Summary: God tells us that all children who believe and all who believe like little children are citizens of his Kingdom.
I’ve got a question. What country do you have citizenship in? You know, in the two months that Divine Savior Lutheran Church has been here in Doral, we have had people from more than twenty different countries visit our church. And of those people, many have citizenship here in the United States, but many others maintain their citizenship in their native country and are just here as permanent residents or with temporary visas. But I ask you again, “Where do you have your citizenship?” I’m going to read again the Gospel for this morning from Mark chapter 10, because here Christ tells us how we can receive citizenship in the Kingdom of God...
I. Every child that believes.
We find Jesus here at the very end of his ministry here on earth. Soon he will begin the long journey of tears to Jerusalem, to Calvary, to the cross where he will die for the sins of all people. But in this chapter our Lord continues to instruct his disciples about the “Kingdom of God.” Now, when we hear the phrase “Kingdom of God”, what immediately comes to mind? Well, heaven, right? But when the Bible speaks of the Kingdom of God it is not only referring to heaven, because the Kingdom of God is here among us. To put it simply, the Kingdom of God is Christ’s reign in heaven and in the hearts of all those who believe in him. In heaven we will see the kingdom in all it’s perfection, but even now here in the world, God is reigning among us.
So the question is, how does one obtain a place in the Kingdom of God or become a citizen of it? Well, Jesus tells us here in our text: All children who believe and all who believe like little children are citizens of the Kingdom of God. All children who believe and all who believe like little children...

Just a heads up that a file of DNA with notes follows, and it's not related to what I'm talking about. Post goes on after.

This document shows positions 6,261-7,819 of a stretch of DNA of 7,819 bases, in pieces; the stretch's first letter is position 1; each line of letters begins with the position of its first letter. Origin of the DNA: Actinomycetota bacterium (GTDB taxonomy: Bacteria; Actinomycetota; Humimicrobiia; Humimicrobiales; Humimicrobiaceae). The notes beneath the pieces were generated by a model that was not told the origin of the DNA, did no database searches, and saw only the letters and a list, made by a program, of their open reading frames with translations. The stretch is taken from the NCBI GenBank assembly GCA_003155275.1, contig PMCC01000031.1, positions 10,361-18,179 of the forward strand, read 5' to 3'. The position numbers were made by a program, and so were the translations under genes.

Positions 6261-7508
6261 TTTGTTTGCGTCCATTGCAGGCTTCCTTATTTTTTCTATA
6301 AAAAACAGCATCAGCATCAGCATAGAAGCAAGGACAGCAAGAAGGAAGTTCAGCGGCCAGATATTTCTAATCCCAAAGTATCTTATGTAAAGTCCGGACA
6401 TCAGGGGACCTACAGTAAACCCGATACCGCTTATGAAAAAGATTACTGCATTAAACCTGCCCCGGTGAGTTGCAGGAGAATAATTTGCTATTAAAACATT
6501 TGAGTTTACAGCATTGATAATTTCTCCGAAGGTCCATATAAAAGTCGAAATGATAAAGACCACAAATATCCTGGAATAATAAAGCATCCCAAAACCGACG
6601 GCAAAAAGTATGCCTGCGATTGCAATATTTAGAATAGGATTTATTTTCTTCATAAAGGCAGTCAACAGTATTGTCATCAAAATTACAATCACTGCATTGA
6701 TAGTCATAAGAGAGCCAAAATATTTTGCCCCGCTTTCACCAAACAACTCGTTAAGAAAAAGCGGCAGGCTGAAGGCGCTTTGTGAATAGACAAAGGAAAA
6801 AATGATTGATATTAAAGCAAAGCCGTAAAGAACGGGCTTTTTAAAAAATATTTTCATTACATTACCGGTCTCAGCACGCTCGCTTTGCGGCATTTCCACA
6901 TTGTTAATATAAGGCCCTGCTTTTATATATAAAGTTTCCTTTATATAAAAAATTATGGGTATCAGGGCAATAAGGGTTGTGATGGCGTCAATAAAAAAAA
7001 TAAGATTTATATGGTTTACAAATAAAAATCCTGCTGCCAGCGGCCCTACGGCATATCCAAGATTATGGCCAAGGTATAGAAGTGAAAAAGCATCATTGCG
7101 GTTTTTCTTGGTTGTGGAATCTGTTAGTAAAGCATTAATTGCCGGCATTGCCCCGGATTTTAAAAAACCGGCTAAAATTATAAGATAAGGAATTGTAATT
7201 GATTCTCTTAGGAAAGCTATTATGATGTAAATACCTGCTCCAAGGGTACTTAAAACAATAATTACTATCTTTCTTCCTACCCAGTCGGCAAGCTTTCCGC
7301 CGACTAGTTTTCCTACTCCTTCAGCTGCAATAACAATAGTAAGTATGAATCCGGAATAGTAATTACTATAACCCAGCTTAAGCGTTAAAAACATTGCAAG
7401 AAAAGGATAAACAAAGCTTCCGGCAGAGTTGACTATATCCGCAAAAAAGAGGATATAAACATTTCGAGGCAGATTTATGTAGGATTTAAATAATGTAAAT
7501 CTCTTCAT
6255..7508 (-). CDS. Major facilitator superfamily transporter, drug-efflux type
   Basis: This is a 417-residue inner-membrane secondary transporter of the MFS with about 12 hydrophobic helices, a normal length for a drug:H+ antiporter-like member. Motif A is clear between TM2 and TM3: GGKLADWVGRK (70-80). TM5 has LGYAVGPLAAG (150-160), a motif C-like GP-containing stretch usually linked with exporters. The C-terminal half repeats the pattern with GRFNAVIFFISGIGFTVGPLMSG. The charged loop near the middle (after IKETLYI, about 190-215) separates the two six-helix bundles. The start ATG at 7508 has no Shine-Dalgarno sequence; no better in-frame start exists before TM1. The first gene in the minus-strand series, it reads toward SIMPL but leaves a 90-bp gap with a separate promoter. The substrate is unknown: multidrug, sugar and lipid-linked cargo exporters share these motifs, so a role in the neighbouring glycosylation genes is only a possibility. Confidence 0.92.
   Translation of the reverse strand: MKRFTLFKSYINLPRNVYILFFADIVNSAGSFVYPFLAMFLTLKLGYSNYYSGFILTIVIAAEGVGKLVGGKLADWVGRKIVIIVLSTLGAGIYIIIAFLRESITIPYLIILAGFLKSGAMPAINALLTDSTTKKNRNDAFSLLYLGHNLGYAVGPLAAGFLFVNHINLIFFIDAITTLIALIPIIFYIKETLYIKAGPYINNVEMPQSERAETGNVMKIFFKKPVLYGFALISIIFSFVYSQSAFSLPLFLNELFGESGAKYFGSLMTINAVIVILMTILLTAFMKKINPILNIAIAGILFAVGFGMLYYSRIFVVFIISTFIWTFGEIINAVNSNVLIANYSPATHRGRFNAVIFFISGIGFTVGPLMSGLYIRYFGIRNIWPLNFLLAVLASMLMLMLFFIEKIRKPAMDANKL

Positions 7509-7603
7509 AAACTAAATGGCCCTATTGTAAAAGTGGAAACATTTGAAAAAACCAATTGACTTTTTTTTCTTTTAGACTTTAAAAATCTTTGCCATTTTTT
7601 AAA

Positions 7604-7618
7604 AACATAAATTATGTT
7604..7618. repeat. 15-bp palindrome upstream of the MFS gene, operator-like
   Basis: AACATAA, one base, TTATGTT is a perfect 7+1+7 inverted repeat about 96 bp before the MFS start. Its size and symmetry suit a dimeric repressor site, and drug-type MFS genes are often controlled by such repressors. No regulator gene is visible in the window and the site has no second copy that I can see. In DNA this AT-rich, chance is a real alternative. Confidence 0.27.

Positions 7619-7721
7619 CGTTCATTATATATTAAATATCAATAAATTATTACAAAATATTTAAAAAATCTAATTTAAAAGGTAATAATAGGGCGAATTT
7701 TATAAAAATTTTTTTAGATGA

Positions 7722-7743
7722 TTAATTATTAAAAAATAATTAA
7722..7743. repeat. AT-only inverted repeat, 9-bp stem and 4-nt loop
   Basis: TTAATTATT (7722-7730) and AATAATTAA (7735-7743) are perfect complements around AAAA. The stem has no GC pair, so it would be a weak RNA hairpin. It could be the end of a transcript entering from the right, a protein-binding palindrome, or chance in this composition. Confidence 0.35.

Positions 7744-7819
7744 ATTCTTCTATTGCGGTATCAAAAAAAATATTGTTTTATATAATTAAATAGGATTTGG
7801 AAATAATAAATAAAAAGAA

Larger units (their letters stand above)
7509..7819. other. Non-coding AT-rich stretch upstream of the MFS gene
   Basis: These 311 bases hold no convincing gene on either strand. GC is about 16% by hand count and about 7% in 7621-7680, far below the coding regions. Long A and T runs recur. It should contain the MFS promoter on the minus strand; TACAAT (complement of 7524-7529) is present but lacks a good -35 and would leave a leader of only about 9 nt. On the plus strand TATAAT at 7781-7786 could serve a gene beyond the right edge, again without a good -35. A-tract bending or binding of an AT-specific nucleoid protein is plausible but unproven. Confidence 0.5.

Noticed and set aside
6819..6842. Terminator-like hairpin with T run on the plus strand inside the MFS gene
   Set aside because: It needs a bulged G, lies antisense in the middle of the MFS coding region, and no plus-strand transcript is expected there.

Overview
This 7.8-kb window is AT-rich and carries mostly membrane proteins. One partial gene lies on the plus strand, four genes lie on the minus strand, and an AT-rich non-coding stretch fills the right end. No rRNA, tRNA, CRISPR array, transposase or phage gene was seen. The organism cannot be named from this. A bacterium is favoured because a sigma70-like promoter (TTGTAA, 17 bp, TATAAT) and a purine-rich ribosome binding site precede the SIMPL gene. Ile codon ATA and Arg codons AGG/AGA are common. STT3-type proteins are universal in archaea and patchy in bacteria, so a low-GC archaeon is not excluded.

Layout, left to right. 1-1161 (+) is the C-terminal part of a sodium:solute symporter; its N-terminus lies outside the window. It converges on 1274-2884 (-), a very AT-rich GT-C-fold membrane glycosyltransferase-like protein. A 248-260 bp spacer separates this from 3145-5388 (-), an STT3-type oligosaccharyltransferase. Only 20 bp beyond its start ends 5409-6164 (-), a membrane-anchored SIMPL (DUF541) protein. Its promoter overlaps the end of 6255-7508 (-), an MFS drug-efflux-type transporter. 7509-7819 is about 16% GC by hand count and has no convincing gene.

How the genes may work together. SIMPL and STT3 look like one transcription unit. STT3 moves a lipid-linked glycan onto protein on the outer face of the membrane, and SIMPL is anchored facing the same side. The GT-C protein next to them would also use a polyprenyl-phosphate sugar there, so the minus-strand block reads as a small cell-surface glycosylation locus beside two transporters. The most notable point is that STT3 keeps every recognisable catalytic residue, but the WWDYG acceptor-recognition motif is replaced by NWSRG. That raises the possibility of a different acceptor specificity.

We see here very clearly that God wants even the smallest of children to be saved. And this is nothing new, since the beginning God has wanted all people to be saved and to come to a knowledge of the truth. That’s why Jesus was so indignant, upset, mad at his disciples when they didn’t let the children go to him.
It seems like the disciples thought that Christ had other more important things to do. So why bother the great Messiah with these crying, snot-nosed little kids? Really the disciples still didn’t understand why Jesus had come into the world and they wouldn’t understand completely until after his resurrection. The thing is all souls: of adults, children, babies and teenagers – all souls are important to God.
Even more, Jesus knew that these children need him, just like adults do, because there are sinners. You know many people think that since Jesus said, “anyone who will not receive the kingdom of God like a little child will never enter it”, that he is saying that children are somehow better than adults, more innocent and closer to God. Be careful, that is not what Jesus is saying here. In Psalm 51, King David reminds us that from the moment we were conceived, we have been sinners. St. Paul reminds us that all (including even the tiniest babies) have sinned and fall short of the glory of God. Little babies, even though they look real cute and innocent, aren’t so innocent. You can see that real clearly by just putting two babies or little children in a room with just one toy. What’ll happen? They’ll fight over the toy, right? Little children are selfish, they get angry and they lie just like adults.